You need both Drains and Radiators for your plumbing to work
I recently went to a conference where one of the speakers talked about people being either ‘radiators’ or ‘drains’. It was very amusing and the speaker was very charismatic, engaging and persuasive. Some people are great to have in the team (radiators) and some are, well frankly does it need further clarification....Drains..... Sucking out all the fun and energy, and bringing down the team/ department/ culture/ organisation.
In some ways, I understood this analogy very well and I laughed along with everyone else and nodded when the speaker advocated the quick removal of your company ‘drains’ and to only recruit ‘radiators’. This was what companies needed to do to ensure their employee engagement was high enough – a call to action and to remove all drains.
But driving home, reflecting on the day as the critical thinker that I am, I realised something didn’t sit well inside me. It seemed too easy, too simple and in a way, plain wrong. Who gets to decide who is a ‘drain’ for starters? What behaviours define a ‘drain’? How consistently do you need to be a ‘drain’ before you get the ‘chop’? How consistently do you need to be a ‘radiator’ to ensure that you don’t get ‘chopped’? Do you get a warning that you have been labelled ‘Drain’ or ‘Radiator’?......the questions were endless.
If Drains have a negative outlook on life, are self-absorbed, mean, boring, demanding with a constant need for reassurance then what would it be like if we managed to get a company full of Radiators? All optimistic, hardworking, dutiful, self confident, kind and fun employees?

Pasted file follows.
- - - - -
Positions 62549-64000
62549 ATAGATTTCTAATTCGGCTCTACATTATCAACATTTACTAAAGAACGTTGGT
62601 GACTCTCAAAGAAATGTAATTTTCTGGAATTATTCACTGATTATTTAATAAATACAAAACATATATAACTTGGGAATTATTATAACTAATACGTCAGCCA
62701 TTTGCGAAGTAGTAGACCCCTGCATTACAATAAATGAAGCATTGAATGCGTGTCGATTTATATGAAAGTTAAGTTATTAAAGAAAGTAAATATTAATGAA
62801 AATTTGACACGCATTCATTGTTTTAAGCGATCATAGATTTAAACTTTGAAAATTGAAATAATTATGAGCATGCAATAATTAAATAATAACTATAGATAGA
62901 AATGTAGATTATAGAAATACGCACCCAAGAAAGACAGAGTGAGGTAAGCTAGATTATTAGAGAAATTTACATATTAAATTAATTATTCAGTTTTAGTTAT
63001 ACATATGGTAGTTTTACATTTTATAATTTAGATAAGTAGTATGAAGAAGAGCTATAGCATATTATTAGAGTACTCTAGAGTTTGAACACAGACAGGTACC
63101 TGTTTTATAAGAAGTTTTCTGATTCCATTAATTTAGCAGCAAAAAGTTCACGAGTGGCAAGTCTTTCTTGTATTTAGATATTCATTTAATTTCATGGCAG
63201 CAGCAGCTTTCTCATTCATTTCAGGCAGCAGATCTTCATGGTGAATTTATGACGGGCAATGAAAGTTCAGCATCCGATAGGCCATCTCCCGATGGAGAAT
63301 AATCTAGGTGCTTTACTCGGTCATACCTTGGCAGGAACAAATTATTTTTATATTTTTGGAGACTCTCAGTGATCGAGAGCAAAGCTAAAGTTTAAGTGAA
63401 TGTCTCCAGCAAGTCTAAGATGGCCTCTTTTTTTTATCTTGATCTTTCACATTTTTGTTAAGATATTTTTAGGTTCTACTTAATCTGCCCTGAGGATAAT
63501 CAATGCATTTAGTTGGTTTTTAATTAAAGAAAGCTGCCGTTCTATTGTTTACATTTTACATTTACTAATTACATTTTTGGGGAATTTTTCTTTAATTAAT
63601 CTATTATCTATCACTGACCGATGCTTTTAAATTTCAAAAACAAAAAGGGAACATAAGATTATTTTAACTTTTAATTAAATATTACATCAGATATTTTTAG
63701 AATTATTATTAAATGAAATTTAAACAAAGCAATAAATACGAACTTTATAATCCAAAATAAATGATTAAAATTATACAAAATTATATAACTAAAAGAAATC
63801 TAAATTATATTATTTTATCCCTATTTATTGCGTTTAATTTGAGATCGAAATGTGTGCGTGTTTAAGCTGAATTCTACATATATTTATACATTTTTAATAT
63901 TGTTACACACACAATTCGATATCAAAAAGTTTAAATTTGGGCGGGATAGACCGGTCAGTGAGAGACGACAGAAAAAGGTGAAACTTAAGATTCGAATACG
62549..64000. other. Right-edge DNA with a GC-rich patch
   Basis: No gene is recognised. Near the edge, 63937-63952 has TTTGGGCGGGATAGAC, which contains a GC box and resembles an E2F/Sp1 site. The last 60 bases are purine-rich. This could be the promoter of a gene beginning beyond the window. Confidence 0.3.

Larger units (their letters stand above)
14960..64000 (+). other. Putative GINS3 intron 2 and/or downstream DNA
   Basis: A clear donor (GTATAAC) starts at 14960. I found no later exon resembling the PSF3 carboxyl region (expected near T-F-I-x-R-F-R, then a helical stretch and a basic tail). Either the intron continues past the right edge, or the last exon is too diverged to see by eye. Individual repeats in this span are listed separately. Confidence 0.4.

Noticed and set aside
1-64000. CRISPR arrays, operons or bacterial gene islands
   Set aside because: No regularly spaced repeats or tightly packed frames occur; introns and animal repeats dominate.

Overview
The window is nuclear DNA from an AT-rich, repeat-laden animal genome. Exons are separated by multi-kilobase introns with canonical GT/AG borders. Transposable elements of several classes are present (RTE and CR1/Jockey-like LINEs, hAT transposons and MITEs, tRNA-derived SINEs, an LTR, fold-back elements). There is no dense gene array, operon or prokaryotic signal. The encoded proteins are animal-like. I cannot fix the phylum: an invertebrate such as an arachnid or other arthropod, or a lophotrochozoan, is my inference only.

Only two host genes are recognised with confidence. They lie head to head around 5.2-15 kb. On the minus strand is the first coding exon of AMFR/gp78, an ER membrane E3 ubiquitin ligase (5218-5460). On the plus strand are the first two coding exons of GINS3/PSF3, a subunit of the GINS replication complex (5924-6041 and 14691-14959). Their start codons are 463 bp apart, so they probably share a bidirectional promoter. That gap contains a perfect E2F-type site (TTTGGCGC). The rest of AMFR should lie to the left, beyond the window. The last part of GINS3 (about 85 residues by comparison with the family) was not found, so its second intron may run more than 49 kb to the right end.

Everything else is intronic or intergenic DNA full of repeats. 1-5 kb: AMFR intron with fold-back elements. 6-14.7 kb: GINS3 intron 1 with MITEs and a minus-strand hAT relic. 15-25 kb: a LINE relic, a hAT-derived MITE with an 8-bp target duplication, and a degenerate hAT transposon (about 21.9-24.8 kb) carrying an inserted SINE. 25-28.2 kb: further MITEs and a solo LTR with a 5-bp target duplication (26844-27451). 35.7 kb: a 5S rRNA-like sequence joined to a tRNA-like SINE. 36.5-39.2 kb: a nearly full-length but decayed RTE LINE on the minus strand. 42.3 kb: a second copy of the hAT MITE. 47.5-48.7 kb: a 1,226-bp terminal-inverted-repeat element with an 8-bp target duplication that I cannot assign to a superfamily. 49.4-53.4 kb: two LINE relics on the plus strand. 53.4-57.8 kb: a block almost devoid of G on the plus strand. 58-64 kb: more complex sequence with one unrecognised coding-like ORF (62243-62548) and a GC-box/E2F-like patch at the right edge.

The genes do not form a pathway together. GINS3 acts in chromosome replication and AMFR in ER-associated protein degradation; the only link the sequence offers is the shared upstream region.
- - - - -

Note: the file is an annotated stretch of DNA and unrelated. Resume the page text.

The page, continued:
If you look at the darker side of these behaviours, optimism can lead to rose-tinted and superficial thinking; hard work can lead to perfectionism, dutifulness can lead to ingratiation; self confidence to arrogance; kindness to being a doormat or taken advantage of; fun to impulsiveness.
I certainly believe that we need to start appreciating the value people bring to an organisation, rather than making sure that they fit some cultural blueprint of ‘oneness’. That's why I love my job - coaching people to make those small modifications to become the person that they are truly meant to be. That's why I believe passionately that organisations should provide coaching opportunities at all levels.
I adore Simon Seniks’s philosophy
“If the realist sees the obstacles on the path and the idealist sees the beauty in the distance, both would be well served to travel together.”